Finally, maintenance reports researched by the Office of Research Facilities do not correspond with the assertion that the C wing elevators are unreliable. Reports indicate a single isolated day in the past year where the C wing had only one operating elevator for any period of time. Overall, these elevators have been performing as expected, and on most days, all four elevators are in operation.

Feedback: Why does the NIH Police force need so many parking spaces? They have tons of spaces in the old Bldg. 31 lot and recently acquired more that used to be for temporary parking. More police cars are parked in the garage. Given the push-back from the county on parking at NIH, where is the average Joe supposed to park? Many NIH’ers don’t have public transportation near their homes or, like me, work 50-60 hours a week, which makes carpooling difficult. It seems you have to get to campus earlier and earlier just to get a space, which is hard for parents with school-aged children. NIH is touted as a great place for the over-50 age group but what about those of us who aren’t seniors yet? What are we supposed to do?

Response from ORS: As a general practice, other than four spaces reserved in MLP-10, police vehicles should not park in general parking in the garage other than when the surface lot behind Bldg. 31 is being cleared during inclement weather. The NIH Police chief will reiterate to staff that, whenever possible, police vehicles should be parked in designated spaces only.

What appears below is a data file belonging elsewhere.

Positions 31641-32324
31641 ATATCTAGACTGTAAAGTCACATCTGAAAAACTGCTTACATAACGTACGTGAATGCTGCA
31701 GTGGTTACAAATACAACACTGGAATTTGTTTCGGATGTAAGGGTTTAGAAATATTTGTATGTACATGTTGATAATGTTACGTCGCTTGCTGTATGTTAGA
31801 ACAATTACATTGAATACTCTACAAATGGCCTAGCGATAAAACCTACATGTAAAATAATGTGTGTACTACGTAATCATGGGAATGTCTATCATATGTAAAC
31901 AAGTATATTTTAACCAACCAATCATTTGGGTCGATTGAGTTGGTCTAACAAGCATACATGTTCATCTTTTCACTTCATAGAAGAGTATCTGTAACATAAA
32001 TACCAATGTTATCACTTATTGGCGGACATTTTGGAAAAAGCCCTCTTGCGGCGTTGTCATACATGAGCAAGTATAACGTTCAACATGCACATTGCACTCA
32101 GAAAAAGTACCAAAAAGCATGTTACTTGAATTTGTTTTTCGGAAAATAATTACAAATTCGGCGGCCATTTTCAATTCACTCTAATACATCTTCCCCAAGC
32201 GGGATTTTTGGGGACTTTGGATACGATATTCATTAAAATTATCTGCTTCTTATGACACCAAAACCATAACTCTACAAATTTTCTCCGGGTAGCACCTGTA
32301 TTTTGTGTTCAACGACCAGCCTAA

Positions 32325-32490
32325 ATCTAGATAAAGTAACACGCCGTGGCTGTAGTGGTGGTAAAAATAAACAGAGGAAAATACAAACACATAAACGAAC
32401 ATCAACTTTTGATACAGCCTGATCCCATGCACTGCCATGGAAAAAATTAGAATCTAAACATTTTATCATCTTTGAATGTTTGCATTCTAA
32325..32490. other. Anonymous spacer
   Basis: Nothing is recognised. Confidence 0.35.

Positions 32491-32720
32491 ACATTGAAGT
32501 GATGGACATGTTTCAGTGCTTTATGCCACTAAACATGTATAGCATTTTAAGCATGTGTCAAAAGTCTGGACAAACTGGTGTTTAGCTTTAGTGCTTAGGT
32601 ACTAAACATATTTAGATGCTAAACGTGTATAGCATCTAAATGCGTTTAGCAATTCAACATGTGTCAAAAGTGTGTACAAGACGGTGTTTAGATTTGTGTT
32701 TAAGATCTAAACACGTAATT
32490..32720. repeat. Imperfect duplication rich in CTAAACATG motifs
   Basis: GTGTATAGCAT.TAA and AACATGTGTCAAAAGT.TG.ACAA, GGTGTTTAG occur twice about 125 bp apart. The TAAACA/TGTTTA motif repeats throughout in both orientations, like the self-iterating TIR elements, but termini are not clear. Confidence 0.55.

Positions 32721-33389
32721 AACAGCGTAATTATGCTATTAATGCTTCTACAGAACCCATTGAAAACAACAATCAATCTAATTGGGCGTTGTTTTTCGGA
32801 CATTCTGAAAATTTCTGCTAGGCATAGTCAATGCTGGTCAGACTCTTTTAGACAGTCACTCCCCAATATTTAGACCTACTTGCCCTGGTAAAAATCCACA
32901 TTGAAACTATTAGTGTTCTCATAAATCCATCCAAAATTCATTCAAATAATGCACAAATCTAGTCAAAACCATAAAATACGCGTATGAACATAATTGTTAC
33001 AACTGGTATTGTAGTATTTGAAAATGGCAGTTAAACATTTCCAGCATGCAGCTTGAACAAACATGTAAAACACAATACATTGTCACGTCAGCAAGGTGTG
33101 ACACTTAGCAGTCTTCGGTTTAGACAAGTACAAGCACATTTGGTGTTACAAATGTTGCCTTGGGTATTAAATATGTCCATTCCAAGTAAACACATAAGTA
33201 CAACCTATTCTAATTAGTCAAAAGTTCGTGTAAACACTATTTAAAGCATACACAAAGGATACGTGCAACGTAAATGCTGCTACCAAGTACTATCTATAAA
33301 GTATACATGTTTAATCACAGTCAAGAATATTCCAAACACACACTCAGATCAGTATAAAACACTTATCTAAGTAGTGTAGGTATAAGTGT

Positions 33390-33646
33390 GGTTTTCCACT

Feedback: There is a covered bus shelter containing a bench [across from Bldg. 3]. I saw a bus stopped there letting someone off, there is a sign saying it is an NIH shuttle and a phone number, yet the bus would not stop for me. If this is indeed not a stop it needs to be labeled as such to avoid confusion. If it is not used it should be removed.

Response from ORS: We are very sorry for any inconvenience or confusion this may have caused you. The shelter you mentioned across from Bldg. 3, on Center Dr., is not a normal shuttle stop and had been labeled accordingly. Since you have brought this to our attention, we checked and discovered that the label was removed. We have now re-labeled the shelter as not being a regular shuttle stop.

The shelter was installed and belonged to Metro when they operated bus routes through the NIH campus prior to Sept. 11, 2001. We have used the stop for special contingencies and events. Currently, we are evaluating the need for this shelter since it is used infrequently for these special activities.

To assist you with shuttle information, visit the ORS Division of Amenities and Transportation Services (DATS) web site (www.ors.od.nih.gov/pes/dats/nihshuttleservices/ Pages/shuttle.aspx) to access all NIH shuttle schedules and stops. Also, visit http://wttsshuttle.com from your mobile phone or smartphone to access “real-time shuttle arrival” predictions in a mobile-friendly format.

Thank you for bringing this to our attention; feel free to contact DATS for any transportation questions at (301) 402-RIDE (7433).